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Dr. Fred Hui

Helping People Achieve Balance in Life

Chelation Good for More Than Lead Poisoning

By Frances E. FitzGerald 

If you were to undergo chelation (key-LAY-shun) therapy, you would recline comfortably in a lounge chair for three-and –a-half hours or more while an intravenous solution slowly trickled into your bloodstream. In the meantime, you could nap, talk, read, or watch television. Any discomfort or pain would be unlikely. 

The intravenous solution would include a chelating agent-usually a synthetic amino acid called ethyl-enediaminetetraacetic acid (EDTA)-along with various vitamins and minerals. The EDTA would seek out toxic metals within your body, such as lead, cadmium, aluminum, and mercury. It would also find certain minerals such as calcium, the “glue” in artery plaque. EDTA would then wrap itself around these substances and pull them out of your body via your kidneys. 

Chelation comes from the Greek word chele, meaning to claw or to bind. When administered properly, chelation therapy is an effective and safe way to pull heavy metals, toxins, and metabolic wastes from the bloodstream.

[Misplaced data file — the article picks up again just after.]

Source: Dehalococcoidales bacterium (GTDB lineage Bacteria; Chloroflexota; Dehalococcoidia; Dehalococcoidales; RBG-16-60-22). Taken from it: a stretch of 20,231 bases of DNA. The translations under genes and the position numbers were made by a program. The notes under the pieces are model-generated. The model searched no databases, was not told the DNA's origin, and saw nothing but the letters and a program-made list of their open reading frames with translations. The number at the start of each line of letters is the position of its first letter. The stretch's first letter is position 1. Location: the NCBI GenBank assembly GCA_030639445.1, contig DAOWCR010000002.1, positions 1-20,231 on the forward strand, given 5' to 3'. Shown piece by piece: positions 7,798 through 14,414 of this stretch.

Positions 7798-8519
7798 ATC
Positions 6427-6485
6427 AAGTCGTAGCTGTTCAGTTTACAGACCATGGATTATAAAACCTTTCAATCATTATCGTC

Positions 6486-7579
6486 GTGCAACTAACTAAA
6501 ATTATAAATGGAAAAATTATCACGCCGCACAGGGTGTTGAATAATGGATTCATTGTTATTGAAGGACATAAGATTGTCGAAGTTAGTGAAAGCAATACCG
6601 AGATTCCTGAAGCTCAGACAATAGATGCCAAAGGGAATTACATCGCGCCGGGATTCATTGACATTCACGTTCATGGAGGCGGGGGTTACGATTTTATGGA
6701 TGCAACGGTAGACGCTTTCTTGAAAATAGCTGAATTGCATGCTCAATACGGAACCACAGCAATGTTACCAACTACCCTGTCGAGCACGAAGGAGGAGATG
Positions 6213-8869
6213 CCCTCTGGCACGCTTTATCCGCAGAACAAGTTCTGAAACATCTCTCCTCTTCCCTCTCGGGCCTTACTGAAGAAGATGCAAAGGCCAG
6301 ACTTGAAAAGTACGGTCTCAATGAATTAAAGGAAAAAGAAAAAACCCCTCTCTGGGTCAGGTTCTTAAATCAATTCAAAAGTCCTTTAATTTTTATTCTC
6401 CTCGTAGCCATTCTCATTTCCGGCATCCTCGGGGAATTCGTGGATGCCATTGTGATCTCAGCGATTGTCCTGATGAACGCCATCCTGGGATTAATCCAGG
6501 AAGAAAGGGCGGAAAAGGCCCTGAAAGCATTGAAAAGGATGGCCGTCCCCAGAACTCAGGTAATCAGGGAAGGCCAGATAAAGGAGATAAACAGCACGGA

So far, the Food and Drug Administration (FDA) approves chelation therapy only for heavy metal poisoning, such as lead poisoning, or for severe digitalis toxicity. However, nearly 50 years of research indicates that chelation therapy can help reverse chronic degenerative diseases such as atherosclerosis, Alzheimer’s disease, and arthritis. It may even reduce the risk of cancer. 

Heart health 

The plaque on artery walls is comprised of fats, collagen, fibrin, mucopolysaccharides, cholesterol, foreign proteins, and other mysterious entities included in the typical Western diet. Calcium is the substance that holds all these clogging substances together. 

When chelation agents such as EDTA pluck the calcium from artery plaque, the clogging material falls apart and flows out of the body through the bloodstream. In this way, chelation therapy helps widen the arteries and improve blood flow. Elmer Cranton, M.D., co-author of Bypassing the Bypass, claims chelation therapy results in a 75 to 95 percent success rate in improving blood flow in patients with clogged arteries. 

Another perspective comes from Ben Boucher M.D., of Cape Breton, Canada. He asserts that the buildup of metals in our bodies causes free-radical oxidation, which damages cells. He explained in a Medical Post report that when the cells of the artery walls are damaged, cholesterol accumulates, strangling circulation. Boucher believes that chelation therapy can reverse the effects of free-radical oxidation, allowing oxygen and nutrient rich blood to flow freely through the arteries. 

In addition, a Finish study links heart disease to excessive amounts of iron stored in the body. If these findings are confirmed, chelation therapy could well be the treatment of choice. Iron is one of the metals it pulls out of the human system. 

Metal poisoning